Australia 22, Wales 19: Enter the Dragon? Or maybe not…

The Welsh Dragon was close to roaring Saturday in a place known as a “Land Down Under,” (Danger, cheesy video link) as their match with Australia teetered back-and-forth like a prize fight in the final quarter of the game.

The current Six Nations champs, the Welsh have looked incredibly strong in recent matches, reaching the 2011 Rugby World Cup semifinals only to lose 9-8 to France; and winning their third Six Nations title in six years. Their tour of Australia has been no different.

Mistakes turned out to be the name of the game for Wales throughout the first 60 minutes as each time Wales started to drive they’d get hit with a penalty, or knock the ball forward. Australia was able to capitalize on many of those penalty kick attempts.

In fact, much of the game was based around penalty kicks, in a stark contrast to the All Blacks-Ireland tryfest. Australia’s flyhalf Barrick Barnes traded shots with Welsh fullback Leigh Halfpenny for much of the first half before Welsh #8 Ryan Jones took advantage of Wales’ attack to score the game’s first try, and thanks to a successful Halfpenny conversion Wales held onto a 16-12 momentary lead.

Because shortly after the game resumed Australia responded with their own try from centre Rob Horne, which had to be confirmed by the TV Monitoring Official. Barnes missed the conversion kick, which left Australia with a precarious one point lead, 17-16.

In the last ten minutes of the match, Wales and Australia traded the lead as each team scored penalty goals, with Australia holding onto to the win.

While Australia did take the series 3-0, all three of the Wallabies’ wins were close – the largest margin being 8 points in the first match in Brisbane. This should be taken more as a sign of Wales’ continued positive team development than it is of Australia taking it easy on their visitors from the North.

New Zealand 60, Ireland 0: What the hell happened to Ireland??

After almost racking up their first non-defeat by the All Blacks last weekend in Christchurch, with the All Blacks winning the game on a last minute drop-goal by Dan Carter, Ireland decided to get the whole pesky “end of game” collapse out of the way in the first 20 minutes of their third Test Saturday in Hamilton. The 60-0 final score was the worst defeat ever by the Irish at New Zealand’s hands, just seven days off from having almost beaten the All Blacks for the first time ever.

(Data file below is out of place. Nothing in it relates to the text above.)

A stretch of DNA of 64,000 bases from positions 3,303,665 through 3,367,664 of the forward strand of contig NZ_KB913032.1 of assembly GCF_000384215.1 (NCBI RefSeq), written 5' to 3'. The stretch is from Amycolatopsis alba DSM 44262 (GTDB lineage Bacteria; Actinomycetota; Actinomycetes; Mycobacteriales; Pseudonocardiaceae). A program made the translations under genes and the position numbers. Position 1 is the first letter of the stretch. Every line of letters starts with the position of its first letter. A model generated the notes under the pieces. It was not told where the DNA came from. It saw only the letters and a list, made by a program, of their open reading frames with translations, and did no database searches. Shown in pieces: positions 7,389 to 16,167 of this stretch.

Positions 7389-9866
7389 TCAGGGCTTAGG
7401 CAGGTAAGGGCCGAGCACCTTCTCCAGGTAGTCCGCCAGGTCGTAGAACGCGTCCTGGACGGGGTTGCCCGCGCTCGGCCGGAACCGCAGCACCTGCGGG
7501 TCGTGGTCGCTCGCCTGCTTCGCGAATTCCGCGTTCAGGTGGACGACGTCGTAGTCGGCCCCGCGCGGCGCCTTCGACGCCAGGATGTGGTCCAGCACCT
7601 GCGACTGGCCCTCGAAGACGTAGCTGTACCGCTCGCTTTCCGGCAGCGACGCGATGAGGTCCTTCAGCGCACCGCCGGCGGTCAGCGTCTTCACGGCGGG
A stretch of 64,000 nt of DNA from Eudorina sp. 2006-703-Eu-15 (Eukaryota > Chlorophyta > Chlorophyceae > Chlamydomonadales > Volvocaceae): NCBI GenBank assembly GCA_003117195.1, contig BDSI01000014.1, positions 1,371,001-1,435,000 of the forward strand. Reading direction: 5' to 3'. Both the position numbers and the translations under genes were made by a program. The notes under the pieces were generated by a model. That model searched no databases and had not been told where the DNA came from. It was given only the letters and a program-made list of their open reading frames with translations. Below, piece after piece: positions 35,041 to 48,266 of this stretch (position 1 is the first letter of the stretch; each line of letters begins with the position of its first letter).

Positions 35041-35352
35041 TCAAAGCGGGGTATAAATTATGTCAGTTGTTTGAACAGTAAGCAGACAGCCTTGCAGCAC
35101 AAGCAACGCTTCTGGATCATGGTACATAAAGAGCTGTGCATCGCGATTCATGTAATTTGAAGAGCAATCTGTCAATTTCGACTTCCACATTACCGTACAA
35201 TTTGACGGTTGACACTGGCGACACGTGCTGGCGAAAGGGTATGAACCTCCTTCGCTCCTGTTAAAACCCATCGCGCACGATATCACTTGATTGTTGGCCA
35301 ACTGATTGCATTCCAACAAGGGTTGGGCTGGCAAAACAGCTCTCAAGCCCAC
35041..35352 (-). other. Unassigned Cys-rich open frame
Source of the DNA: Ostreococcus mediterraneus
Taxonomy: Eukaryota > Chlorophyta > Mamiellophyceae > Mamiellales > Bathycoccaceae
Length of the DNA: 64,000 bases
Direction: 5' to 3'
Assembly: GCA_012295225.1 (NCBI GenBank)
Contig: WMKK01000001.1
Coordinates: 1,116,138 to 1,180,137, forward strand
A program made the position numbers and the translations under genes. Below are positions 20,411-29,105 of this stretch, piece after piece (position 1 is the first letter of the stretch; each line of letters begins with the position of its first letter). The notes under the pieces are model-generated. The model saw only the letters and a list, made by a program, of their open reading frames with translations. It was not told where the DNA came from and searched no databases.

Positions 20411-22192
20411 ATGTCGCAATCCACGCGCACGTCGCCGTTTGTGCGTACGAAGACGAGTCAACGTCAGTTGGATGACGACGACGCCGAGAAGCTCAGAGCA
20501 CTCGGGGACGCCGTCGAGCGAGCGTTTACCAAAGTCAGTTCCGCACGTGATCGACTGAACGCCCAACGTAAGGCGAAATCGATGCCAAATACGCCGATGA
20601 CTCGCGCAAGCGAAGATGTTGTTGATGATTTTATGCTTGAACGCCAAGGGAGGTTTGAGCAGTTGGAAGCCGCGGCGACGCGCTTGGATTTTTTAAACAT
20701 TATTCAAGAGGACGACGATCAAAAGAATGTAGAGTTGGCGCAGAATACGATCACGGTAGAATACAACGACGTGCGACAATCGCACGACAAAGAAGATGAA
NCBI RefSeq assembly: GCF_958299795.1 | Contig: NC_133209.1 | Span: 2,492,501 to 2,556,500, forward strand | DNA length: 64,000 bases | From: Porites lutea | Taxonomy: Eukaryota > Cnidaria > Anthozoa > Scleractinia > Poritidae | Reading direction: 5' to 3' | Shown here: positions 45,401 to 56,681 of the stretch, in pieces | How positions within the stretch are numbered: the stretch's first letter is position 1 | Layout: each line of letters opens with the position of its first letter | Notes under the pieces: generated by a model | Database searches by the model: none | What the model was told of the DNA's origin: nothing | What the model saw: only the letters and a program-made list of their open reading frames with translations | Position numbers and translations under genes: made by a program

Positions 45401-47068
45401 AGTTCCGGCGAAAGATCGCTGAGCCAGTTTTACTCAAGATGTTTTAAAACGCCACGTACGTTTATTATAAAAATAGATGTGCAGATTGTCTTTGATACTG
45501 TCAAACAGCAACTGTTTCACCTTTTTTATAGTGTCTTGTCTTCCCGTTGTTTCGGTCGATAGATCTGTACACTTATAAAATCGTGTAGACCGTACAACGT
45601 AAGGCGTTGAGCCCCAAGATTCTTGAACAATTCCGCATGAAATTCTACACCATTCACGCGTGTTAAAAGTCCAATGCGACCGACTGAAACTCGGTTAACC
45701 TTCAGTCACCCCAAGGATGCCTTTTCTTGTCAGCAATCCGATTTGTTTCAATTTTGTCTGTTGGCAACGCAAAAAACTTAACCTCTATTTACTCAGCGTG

Ireland’s collapse started off strong, giving away four tries in the first 22 minutes to the All Blacks, including a back-to-back pair to… wait for it… (no not Gavin Henson)… reputed soon-to-be-returning to Rugby League star Sonny Bill Williams.

The Irish never appeared to be very comfortable, especially once New Zealand took such a commanding 26-0 lead in the first quarter of the game. Ireland were never able to capitalize after captain Brian O’Driscoll started to engineer a drive into New Zealand territory. At the half, Irish fullback Rob Kearney intercepted a pass that would have led to yet another New Zealand try, but the ref decided he deliberately knocked it on, gave  Kearney a 10-minute yellow card, and gave a penalty for the All Blacks, who tacked on a three-point penalty kick to go into the half leading 29-0.

The second half looked no better for the Irish, as the All Blacks picked up where they left off, charging through a battered Irish defense time and again to score nearly at will. By the time it was over the Irish looked dejected, bewildered, wondering if anyone got the name of the train that ran over them in Hamilton.

Unfortunately, last week’s question of “what could have been” has been replaced by “what the hell happened?” Both are questions that will take a long time to answer.  And the way the tour schedule is firming up for the future, Saturday was the last time in the next 12 years that Ireland had a chance at gaining their first win against New Zealand, outside of any possible faceoffs in the World Cup.